Bone repair in thoroughbred racehorses: effects of training and rest


The fetlock joint is the most common site of injury in Thoroughbred racehorses and a high proportion of fetlock injuries originate in the subchondral bone of the distal metacarpus. Our research group has identified two key factors that result in the accumulation of fatigue damage in the distal metacarpus which can progress to injury. First, galloping horses generate extreme loads within the distal metacarpal subchondral bone, and second, bone repair by remodelling at this site appears to be inhibited when horses are in race training. As remodelling is the primary means of replacement of damaged bone, an understanding of how remodelling is affected by race training and rest periods is essential to developing injury prevention strategies. Metacarpal bones will be collected from horses that die or are euthanased on Victorian metropolitan racetracks that are in race training (n=25) and from racehorses that are resting at the time of death or euthanasia (n=25). Training history will be obtained from trainers and race records. Remodelling activity will be determined by examining metacarpal bones with backscattered electron microscopy, light microsocopy of undemineralised bone sections and, in suitable cases, fluorescence microscopy using oxytetracycline labelling, a drug which is widely used in the racing industry. Remodelling activity will be correlated with stage of training or rest period and comparisons made between training and non training horses. The researcher has published the following journal article from this project was published: 'Exerciseinduced inhibition of remodelling is focally offset with fatigue fracture in racehorses', Osteoporosis International: Volume 24, Issue 7 (2013), Page 20432048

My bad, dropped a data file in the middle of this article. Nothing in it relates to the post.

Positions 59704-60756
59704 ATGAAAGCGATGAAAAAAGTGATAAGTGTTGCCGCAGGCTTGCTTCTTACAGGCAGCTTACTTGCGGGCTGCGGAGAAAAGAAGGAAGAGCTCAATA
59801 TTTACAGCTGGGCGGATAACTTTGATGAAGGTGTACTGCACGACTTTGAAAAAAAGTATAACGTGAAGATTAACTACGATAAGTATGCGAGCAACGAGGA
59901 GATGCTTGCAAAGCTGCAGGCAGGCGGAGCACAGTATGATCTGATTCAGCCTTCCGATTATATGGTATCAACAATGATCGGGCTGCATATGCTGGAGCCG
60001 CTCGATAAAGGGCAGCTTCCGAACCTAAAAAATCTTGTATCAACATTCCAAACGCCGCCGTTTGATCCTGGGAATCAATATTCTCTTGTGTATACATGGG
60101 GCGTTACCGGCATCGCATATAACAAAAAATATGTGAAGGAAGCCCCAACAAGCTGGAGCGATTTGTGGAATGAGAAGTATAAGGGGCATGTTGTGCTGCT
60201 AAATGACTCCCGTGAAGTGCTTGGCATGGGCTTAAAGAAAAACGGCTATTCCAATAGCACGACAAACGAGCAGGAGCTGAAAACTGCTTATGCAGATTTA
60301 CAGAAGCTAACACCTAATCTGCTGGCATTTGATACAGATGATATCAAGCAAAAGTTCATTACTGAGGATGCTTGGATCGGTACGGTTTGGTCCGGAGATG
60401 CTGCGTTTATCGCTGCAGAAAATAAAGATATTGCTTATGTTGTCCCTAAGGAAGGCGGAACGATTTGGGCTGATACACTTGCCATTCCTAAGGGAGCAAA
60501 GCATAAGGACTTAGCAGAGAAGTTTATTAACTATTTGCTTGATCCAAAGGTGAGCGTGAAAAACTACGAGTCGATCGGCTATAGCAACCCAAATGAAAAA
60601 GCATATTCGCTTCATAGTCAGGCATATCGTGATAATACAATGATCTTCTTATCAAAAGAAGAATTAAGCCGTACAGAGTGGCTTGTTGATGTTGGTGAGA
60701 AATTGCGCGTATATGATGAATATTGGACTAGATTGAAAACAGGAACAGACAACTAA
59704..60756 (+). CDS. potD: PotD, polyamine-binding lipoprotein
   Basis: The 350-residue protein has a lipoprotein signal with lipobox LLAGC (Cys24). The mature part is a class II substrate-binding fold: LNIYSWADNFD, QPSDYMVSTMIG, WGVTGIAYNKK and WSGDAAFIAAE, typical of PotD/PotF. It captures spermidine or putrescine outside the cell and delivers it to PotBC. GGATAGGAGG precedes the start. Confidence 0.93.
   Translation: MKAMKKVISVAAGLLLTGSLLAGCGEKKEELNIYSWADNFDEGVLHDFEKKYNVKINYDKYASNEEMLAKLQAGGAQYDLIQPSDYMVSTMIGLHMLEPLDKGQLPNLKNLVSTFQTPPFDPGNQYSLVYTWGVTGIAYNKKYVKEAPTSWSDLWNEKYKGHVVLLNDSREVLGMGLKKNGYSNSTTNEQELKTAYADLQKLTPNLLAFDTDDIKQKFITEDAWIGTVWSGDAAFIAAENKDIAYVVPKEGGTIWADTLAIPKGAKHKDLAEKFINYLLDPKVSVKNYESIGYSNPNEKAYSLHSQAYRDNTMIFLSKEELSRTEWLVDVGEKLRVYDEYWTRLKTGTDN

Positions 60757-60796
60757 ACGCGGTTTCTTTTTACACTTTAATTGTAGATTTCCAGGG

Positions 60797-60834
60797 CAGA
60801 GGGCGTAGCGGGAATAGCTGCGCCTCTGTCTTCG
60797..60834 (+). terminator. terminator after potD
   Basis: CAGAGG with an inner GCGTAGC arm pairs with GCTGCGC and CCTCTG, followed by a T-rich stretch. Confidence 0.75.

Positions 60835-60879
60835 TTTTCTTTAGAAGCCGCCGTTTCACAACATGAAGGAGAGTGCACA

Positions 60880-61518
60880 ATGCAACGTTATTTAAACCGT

Thoroughbred Horses

Research Organisation

The University of Melbourne

Objective Summary

Determine how the subchondral bone of the distal metacarpus responds to training and rest.

Project Code


Project Stage


Project Start Date

Sunday, August 1, 2010

Project Completion Date

Wednesday, May 1, 2013

Journal Articles From Project

Not Available

National Priority

Frontier technologies for building and transforming Australian industries

National Priority

Adoption of R&D

National Priority

HOR-Reduce the incidence and impact of diseases and parasites in horses


Related publications


Bone repair in Thoroughbred racehorses –The effect of training and rest